US20070229266 *29 Dic 20064 Oct 2007Mallinckrodt Inc.Systems and methods for managing information relating to medical fluids and containers therefor
US20070235534 *29 Dic 200611 Oct 2007Mallinckrodt Inc.Systems and methods for managing information relating to medical fluids and containers therefor
US20070238989 *29 Dic 200611 Oct 2007Mallinckrodt Inc.Systems and methods for managing information relating to medical fluids and containers therefor
US20070239112 *29 Dic 200611 Oct 2007Mallinckrodt Inc.Systems and methods for managing information relating to medical fluids and containers therefor
US20070241883 *29 Dic 200618 Oct 2007Mallinckrodt Inc.Systems and methods for managing information relating to medical fluids and containers therefor
US20070250414 *29 Dic 200625 Oct 2007Mallinckrodt Inc.Systems and methods for managing information relating to medical fluids and containers therefor
US20070287955 *8 Ago 200713 Dic 2007Boston Scientific Scimed, Inc.Tubular member having tapered transition for use in a medical device
US20070299421 *4 Abr 200627 Dic 2007Mallinckrodt Inc.Systems and Methods for Managing Information Relating to Medical Fluids and Containers Therefor
US20080009831 *3 Dic 200410 Ene 2008Scimed Life Systems, Inc.Selectively flexible catheter and method of use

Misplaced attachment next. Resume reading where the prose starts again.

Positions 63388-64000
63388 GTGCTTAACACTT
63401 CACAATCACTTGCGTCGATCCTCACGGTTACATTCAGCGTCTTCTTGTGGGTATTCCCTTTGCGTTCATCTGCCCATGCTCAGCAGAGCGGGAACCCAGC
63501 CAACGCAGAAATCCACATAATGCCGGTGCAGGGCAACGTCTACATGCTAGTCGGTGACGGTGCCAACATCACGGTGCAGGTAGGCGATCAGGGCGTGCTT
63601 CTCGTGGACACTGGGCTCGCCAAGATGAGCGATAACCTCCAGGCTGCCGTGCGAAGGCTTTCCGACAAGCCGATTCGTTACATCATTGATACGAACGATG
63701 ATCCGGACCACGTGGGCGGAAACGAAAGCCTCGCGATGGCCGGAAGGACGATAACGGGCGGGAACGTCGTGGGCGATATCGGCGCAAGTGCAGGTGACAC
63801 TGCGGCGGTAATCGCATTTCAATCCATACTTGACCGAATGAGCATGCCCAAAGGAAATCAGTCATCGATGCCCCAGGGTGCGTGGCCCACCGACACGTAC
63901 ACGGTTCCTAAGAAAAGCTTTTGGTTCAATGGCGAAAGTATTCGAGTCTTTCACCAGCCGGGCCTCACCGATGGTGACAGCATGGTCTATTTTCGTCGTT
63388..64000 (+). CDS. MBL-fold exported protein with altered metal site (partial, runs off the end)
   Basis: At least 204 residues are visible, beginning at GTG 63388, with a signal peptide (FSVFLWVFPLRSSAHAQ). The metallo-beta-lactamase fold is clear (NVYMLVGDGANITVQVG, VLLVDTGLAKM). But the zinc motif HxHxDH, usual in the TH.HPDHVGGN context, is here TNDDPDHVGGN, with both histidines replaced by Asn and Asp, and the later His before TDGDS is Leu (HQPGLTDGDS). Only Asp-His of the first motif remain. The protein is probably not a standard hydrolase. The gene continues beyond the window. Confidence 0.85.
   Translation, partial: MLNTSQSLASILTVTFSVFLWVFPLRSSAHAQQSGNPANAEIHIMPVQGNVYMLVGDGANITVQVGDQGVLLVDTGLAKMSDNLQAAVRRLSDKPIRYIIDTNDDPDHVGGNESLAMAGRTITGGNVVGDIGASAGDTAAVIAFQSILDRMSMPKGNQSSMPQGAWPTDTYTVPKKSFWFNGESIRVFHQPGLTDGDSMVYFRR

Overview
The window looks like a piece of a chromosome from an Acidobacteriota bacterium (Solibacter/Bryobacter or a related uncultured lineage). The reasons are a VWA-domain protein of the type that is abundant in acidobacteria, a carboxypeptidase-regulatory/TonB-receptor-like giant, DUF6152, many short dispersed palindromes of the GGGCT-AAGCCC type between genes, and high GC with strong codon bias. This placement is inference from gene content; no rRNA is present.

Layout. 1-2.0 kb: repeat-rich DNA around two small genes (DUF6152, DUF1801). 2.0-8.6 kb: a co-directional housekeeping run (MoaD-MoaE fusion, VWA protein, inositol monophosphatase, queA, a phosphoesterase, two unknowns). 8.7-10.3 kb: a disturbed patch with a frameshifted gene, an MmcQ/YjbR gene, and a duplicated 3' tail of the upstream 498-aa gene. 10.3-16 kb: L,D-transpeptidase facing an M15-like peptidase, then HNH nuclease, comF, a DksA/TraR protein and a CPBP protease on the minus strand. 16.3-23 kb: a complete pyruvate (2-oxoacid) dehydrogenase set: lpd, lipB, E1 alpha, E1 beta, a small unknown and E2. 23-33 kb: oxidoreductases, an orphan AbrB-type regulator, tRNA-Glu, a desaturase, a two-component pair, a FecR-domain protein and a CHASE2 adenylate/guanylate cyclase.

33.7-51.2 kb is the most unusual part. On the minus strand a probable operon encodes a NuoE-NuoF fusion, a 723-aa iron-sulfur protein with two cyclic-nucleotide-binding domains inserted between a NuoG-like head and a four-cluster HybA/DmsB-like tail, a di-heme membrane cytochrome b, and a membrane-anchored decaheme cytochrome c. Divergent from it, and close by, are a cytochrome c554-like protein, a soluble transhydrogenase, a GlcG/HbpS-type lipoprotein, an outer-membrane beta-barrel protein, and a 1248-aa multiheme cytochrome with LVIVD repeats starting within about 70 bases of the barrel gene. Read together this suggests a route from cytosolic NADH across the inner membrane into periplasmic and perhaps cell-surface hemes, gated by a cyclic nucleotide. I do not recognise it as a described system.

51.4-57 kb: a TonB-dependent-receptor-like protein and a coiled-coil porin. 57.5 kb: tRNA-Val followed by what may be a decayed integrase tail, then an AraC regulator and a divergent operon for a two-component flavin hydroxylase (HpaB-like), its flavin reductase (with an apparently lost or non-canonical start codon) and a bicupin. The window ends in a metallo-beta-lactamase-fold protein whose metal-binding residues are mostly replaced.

US20080021407 *31 Jul 200724 Ene 2008Precision Vascular Systems, Inc.Medical device for navigation through anatomy and method of making same
US20080033368 *29 Dic 20067 Feb 2008Mallinckrodt Inc.Systems and methods for managing information relating to medical fluids and containers therefor
US20080064989 *13 Sep 200713 Mar 2008Boston Scientific Scimed, Inc.Crossing guidewire
US20080077119 *6 Dic 200727 Mar 2008Precision Vascular Systems, Inc.Torqueable soft tip medical device and method of usage
US20080091259 *12 Dic 200717 Abr 2008Boston Scientific Scimed, Inc.Selectively Light Curable Support Members for Medical Devices
US20080125752 *9 Ago 200629 May 2008Boston Scientific Scimed, Inc.Catheter assembly having a modified reinforcement layer
US20080140101 *7 Dic 200612 Jun 2008Revascular Therapeutic, Inc.Apparatus for crossing occlusions or stenoses
US20080147170 *15 Dic 200619 Jun 2008Boston Scientific Scimed, Inc.Medical device including structure for crossing an occlusion in a vessel
US20080194910 *7 Feb 200814 Ago 2008Olympus Medical Systems Corp.Treatment tool for endoscope
US20080195143 *6 Feb 200814 Ago 2008Olympus Medical Systems Corp.Endoscope treatment tool
US20080208042 *17 Mar 200828 Ago 2008Mallinckrodt Inc.Systems and methods for managing information relating to medical fluids and containers therefor
US20080221601 *31 Ago 200711 Sep 2008Revascular Therapeutics, Inc.Guidewire for crossing occlusions or stenoses having a shapeable distal end